Setting the Standard: Interior Design Tips from Kelly LaPlante

1 / 2
Kelly LaPlante is an interior designer and writer.
2 / 2
Designer Kelly LaPlante created a fuss-free spot for art and dining in this Los Angeles family home. The combination of vintage items and family heirlooms makes for a stylish, warm and eco-friendly space.

Interior designer and writer Kelly LaPlante lives by the mantra “green is a standard, not a style,” as she designs living spaces that focus on smart reuse and historic preservation. She shares her many ideas via her online magazine, Standard, as well as through books and television appearances. She designed this Los Angeles dining area for Robert Kwak (owner of nontoxic children’s furniture company Muu), his wife, Eunhak, and their children.

What inspired this room?

The owners have a fantastic and diverse art collection. A lot of the pieces were scattered about, and I felt like they needed a home base. Because they have young children, they wanted a dining area that felt fun and unfussy for when someone, say, throws scrambled eggs across the room. But, of course, they also wanted to be able to entertain adult friends in a chic environment.

Where did the materials come from?

The Bertoia chairs are from a neighbor’s garage sale. We found the two end chairs at a vintage store and reupholstered them in Knoll Velvet (like they used to do in the old days when things were crafted to last). The tabletop is a marble slab from the lobby of an old building in downtown L.A. that was being renovated. We found the table base at Olde Good Things, one of my favorite sources for items with great history and patina. The chandelier was in Eunhak’s mother’s house in the ’80s. We loved incorporating an ’80s touch while also adding a bit of elegance.

What are the benefits of creative reuse/using secondhand items in decorating?

In addition to the obvious eco-benefits (no new resources, diversion of old things from landfill, etc.), I am a big fan of items that have a story. Why buy new bar stools when you can get a set from the bar where you partied when you were in college?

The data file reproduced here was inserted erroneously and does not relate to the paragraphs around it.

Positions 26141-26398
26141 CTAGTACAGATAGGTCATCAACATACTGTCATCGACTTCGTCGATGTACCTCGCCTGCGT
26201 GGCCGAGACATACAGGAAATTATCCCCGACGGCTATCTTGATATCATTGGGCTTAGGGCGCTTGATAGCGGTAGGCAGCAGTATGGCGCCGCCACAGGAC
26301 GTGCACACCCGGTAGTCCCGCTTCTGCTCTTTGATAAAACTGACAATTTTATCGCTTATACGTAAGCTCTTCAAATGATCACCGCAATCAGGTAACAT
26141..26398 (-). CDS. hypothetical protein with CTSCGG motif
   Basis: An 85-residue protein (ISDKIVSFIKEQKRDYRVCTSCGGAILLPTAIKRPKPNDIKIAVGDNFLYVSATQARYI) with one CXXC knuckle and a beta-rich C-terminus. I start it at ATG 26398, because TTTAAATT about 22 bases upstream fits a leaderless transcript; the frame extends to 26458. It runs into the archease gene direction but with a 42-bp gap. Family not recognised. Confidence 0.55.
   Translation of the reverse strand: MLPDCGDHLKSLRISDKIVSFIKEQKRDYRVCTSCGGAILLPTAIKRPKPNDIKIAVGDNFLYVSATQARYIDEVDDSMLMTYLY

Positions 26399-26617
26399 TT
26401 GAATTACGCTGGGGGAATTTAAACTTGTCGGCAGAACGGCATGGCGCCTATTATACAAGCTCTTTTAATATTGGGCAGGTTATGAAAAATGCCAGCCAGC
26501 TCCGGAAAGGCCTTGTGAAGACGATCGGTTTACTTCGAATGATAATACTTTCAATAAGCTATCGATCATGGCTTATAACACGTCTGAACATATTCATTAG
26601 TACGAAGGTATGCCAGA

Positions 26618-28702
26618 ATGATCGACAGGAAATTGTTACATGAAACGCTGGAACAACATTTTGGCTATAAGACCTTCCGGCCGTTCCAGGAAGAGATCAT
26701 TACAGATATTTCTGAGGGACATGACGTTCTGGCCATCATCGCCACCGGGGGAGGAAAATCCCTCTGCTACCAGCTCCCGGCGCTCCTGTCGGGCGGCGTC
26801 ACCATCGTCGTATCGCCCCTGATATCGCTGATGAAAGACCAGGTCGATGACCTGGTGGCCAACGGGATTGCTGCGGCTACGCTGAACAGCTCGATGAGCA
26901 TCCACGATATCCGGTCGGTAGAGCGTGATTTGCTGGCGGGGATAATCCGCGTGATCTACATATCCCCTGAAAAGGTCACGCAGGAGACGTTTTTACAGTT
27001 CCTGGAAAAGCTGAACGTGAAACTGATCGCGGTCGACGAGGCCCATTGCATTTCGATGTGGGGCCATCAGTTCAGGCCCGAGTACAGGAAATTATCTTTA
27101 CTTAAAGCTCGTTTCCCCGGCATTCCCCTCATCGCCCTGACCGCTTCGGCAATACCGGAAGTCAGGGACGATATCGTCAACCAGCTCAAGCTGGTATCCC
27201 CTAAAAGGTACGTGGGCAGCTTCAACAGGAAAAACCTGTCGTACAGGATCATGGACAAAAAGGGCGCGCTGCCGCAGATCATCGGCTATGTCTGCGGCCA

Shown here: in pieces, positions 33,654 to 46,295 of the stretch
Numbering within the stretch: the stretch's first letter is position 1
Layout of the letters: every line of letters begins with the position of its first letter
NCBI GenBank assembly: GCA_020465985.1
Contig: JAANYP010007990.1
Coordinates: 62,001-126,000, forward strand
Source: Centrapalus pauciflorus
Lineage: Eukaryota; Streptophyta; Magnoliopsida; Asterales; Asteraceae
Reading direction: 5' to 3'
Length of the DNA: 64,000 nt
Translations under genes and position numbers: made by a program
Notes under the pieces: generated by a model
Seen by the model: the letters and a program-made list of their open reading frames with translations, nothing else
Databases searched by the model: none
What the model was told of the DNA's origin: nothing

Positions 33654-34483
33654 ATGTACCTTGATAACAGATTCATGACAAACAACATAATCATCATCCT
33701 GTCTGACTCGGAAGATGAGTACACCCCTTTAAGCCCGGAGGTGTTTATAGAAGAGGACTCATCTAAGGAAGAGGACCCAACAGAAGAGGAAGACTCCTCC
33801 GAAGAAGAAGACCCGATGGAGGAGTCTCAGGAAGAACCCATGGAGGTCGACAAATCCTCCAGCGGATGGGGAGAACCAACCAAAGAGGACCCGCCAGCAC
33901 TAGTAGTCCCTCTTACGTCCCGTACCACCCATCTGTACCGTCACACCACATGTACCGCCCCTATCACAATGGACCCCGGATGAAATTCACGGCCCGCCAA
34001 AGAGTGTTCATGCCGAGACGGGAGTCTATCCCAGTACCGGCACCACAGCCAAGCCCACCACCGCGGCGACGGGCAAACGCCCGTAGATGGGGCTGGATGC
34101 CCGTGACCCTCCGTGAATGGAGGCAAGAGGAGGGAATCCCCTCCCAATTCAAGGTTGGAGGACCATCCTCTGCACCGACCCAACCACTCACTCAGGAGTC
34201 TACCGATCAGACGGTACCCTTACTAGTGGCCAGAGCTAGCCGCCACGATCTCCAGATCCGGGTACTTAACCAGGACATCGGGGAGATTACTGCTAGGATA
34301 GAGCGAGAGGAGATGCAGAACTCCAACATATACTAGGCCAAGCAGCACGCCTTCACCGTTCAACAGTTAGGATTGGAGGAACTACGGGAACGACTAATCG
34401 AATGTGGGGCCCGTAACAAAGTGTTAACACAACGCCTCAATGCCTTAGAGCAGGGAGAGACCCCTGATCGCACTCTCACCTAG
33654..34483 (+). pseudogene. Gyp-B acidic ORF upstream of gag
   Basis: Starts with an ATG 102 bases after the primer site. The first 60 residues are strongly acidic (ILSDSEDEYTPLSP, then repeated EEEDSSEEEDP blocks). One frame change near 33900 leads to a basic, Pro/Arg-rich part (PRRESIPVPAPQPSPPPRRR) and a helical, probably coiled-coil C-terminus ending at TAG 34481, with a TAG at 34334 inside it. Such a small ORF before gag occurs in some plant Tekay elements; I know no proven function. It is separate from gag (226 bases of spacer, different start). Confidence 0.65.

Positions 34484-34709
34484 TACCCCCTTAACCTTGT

How do you tie together vintage and modern?

That depends on the client. Some people love a vintage look; other people want to incorporate vintage but want the space to look modern. Finding the right elements and striking a balance is key. A little finessing doesn’t hurt either–cleaning up older pieces is very helpful when you want the space to be crisp and fresh.

What are your favorite tips/ideas for remodeling and redecorating this spring?

This spring we are seeing bright, saturated color, so it’s a great time to be inspired and take a risk with paint or fabric. I love Mod Green Pod–their fabrics are customizable to match any Pantone color and the minimum order is just one yard! It’s such an easy and inexpensive way to freshen up that old chair you’ve got languishing in the corner.

Tricks of the Trade

• Piece of cake. Unless you are doing a specific revival, working with vintage items is like making a layer cake. Just like you wouldn’t put a layer of jam between two other layers of jam, don’t put an Eames table between two Eames chairs. Mix eras and styles in one vignette, then repeat the mixture in other areas so the space has continuity.

• Use it or lose it. People often tell me they inherited something that’s not their style from a family member, but because they feel guilty about changing it up with a different finish or fabric, it just sits in their basement. Either sell it and use the money to buy something that is your style, or go ahead and change it up. It’s not life or death, it’s just furniture. Enjoy it.

• Mix and match. Vintage dishes are gorgeous and your local thrift shop is absolutely teeming with them. Buy a bunch of mismatched old china and then use them as your everyday dishes. If you break some, just go back to the thrift store! You never have to worry about your pattern going out of stock if you don’t have a pattern.